Part of the romance of the trip was travelling on the Grand Central train from Halifax to King’s Cross and back.

train

grand

All in all, a spectacularly enjoyable few days…talking about books, soaking in the atmosphere of a great British institution, and discovering a deep reservoir of classic books to read.


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Buying options for my books:

Christmas at WinterbourneAffinity eBooks / Amazon US / Amazon UK /Barnes & Noble /Bella Books / Smashwords /Apple iTunes

The Circle Dance: Affinity eBooks /Amazon US / Amazon UK / Barnes & Noble / Bella Books/Smashwords / Apple iTunes

The Starling Hill Trilogy:

Starting OverAffinity eBooks / Amazon US / Amazon UK / Barnes & Noble / Bella Books /Smashwords Apple iTunes

Arc Over TimeAffinity eBooks / Amazon US / Amazon UK / Barnes & Noble / Bella BooksSmashwords / Apple iTunes

Carved in StoneAffinity eBooks / Amazon US / Amazon UK / Barnes & Noble / Bella BooksSmashwords / Apple iTunes


 

My Christmas message

 

wine

I can’t compete with the Queen. She’s no doubt already recorded her Christmas message, which will be broadcast on Christmas Day. I don’t know what she will say, but analysis has revealed that her most commonly used words in the previous 63 speeches she has given during her long reign are: Commonwealth, children, families, peoples. She’s not supposed to air any political opinions so we won’t likely hear what she thinks of Brexit or the result of the US Election.

Her most memorable speech was for Christmas 1992 when she labeled it her “annus horribilis”. It had been a horrible year in personal terms for the royal family with a devastating fire at Windsor Castle and the breakdown of three of the Queen’s children’s marriages.

Perhaps, collectively, this is our “annus horribilis”. Is it likely to get any better or will the human race be wiped out like the dinosaurs with a cataclysmic event beyond our control?

Maybe there is a meteor hurtling towards us with “Earth” written on it. The dinosaurs didn’t have any pre-warning as to what was going to hit them, but we will. With astronomers monitoring the skies and full-on media outlets, we will know exactly how and when it will happen.

But, I digress. Back to the present, and a reflection on what Christmas has come to mean in our society. Christmas nowadays, in this part of the world anyway, seems to be very much a secular occasion with the commercial focus on children’s expectations of presents they want, families thrown together for enforced jollity, and single people left feeling a deeper loneliness than during the rest of the year. (There – I’ve managed to use all the Queen’s favoured words in this paragraph – except for Commonwealth!)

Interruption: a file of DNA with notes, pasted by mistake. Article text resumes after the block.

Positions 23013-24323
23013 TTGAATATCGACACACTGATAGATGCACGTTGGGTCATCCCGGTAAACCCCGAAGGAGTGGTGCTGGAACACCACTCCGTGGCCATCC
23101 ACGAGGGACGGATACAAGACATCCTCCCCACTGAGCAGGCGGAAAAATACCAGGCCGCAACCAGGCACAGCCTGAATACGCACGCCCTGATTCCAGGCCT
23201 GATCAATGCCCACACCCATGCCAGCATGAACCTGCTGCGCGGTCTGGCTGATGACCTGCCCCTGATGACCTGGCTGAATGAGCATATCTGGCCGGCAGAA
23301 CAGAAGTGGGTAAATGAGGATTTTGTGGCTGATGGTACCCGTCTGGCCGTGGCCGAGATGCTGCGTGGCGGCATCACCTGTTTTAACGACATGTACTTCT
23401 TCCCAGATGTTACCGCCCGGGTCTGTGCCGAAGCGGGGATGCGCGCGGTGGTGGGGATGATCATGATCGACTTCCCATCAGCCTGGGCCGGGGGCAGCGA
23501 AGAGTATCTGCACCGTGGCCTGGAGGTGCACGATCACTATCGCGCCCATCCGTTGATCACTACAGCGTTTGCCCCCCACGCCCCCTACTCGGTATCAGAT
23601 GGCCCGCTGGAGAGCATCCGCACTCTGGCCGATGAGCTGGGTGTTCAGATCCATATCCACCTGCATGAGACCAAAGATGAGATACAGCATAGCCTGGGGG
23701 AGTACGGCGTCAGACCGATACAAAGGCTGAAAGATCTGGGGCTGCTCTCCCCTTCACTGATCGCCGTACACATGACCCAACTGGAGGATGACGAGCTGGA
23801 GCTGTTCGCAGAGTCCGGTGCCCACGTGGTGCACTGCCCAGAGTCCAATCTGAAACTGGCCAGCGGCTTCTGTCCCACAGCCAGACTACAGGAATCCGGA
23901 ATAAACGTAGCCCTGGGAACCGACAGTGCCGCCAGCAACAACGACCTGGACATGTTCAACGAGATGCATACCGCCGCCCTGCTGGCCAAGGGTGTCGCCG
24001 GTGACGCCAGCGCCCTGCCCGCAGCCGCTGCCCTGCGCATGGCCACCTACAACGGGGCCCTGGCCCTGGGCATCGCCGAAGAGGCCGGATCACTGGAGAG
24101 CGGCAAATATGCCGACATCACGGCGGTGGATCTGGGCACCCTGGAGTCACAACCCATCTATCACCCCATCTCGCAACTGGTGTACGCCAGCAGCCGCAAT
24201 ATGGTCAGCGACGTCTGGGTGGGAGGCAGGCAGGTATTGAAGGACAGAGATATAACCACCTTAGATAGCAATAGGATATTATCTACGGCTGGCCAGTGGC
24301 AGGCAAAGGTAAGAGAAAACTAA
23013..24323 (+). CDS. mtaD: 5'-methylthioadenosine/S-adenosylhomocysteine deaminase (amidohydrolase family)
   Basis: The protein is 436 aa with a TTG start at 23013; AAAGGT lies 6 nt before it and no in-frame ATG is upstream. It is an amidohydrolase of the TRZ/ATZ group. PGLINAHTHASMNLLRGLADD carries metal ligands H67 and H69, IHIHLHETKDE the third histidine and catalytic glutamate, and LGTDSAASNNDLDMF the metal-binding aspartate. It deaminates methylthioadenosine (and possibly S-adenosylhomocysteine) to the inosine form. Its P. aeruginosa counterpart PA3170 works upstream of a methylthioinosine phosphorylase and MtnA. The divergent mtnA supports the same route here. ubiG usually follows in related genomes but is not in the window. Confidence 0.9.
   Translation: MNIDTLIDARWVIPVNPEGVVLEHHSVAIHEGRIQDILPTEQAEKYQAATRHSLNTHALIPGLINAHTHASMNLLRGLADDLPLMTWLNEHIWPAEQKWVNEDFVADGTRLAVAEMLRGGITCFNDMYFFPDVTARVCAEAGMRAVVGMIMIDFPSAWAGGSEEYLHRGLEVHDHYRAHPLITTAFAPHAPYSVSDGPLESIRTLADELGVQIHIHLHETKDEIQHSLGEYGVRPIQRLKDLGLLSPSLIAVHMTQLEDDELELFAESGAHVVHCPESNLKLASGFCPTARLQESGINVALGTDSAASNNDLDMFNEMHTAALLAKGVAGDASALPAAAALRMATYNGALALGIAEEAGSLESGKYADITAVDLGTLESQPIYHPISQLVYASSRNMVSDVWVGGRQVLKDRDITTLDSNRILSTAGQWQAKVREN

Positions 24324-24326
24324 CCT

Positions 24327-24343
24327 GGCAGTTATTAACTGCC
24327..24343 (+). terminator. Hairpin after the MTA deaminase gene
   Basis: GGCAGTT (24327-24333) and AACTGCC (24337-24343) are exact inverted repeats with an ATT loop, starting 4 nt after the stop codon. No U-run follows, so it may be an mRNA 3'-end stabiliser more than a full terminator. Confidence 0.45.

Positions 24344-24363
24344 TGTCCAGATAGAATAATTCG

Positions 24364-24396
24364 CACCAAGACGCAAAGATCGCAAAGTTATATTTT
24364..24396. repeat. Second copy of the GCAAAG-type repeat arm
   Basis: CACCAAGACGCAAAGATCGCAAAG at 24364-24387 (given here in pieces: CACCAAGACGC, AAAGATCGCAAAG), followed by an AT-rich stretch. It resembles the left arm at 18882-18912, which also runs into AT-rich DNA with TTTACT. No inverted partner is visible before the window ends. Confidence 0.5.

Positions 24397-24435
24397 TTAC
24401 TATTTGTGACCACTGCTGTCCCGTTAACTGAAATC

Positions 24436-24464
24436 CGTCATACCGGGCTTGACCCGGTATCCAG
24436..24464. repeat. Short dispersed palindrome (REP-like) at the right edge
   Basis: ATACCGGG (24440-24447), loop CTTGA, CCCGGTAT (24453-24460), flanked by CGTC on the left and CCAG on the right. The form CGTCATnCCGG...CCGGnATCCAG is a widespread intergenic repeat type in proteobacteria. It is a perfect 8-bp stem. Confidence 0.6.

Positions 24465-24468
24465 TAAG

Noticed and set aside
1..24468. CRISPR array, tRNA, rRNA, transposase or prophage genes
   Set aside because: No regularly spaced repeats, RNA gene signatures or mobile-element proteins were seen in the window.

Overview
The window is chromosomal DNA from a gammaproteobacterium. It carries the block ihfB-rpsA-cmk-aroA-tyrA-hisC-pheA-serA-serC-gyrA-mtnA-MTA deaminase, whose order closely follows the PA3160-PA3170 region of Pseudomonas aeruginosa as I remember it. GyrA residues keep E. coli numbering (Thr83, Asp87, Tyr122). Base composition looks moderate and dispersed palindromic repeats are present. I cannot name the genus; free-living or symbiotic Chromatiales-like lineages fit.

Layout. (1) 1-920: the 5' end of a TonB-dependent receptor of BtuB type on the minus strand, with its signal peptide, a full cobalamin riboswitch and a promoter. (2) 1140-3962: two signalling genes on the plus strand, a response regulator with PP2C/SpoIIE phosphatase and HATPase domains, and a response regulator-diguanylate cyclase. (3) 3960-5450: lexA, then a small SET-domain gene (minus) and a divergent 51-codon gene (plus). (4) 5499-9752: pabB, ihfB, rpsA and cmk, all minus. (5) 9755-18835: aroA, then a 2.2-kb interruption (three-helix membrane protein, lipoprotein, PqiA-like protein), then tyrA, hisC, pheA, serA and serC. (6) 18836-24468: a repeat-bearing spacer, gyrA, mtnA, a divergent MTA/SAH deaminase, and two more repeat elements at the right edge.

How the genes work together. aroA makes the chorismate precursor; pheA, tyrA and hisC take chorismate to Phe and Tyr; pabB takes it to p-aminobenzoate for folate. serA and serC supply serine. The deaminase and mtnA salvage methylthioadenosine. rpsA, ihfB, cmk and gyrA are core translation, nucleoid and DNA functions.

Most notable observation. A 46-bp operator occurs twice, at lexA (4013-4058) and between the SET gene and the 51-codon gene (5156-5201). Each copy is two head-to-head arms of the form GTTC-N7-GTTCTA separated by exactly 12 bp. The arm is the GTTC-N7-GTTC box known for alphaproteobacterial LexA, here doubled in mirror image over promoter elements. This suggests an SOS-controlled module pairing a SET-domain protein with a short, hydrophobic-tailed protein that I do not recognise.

I have no control over any of this. I can only carry on with my life and hope that in some small way, with the publication of my books, I bring a little love and laughter into other people’s lives.

My message is simple…be kind to yourself and to those around you.

hotelsheep


five_books

Buying options for my books:

Christmas at WinterbourneAffinity eBooks / Amazon US / Amazon UK /Barnes & Noble /Bella Books / Smashwords /Apple iTunes

The Circle Dance: Affinity eBooks /Amazon US / Amazon UK / Barnes & Noble / Bella Books/Smashwords / Apple iTunes

The Starling Hill Trilogy:

Starting OverAffinity eBooks / Amazon US / Amazon UK / Barnes & Noble / Bella Books /Smashwords Apple iTunes

Arc Over TimeAffinity eBooks / Amazon US / Amazon UK / Barnes & Noble / Bella BooksSmashwords / Apple iTunes

Carved in StoneAffinity eBooks / Amazon US / Amazon UK / Barnes & Noble / Bella BooksSmashwords / Apple iTunes


 

Reading Habits

Six years ago we bought our first Kindle. It was supposed to be ‘ours’ but we quickly realised that wasn’t going to work.

I remember the first ebook we purchased for the allegedly joint device – choosing it together – Jasper Fforde’s Shades of Grey. Brilliant story, which I would like to reread, but it’s on what soon became my wife’s Kindle.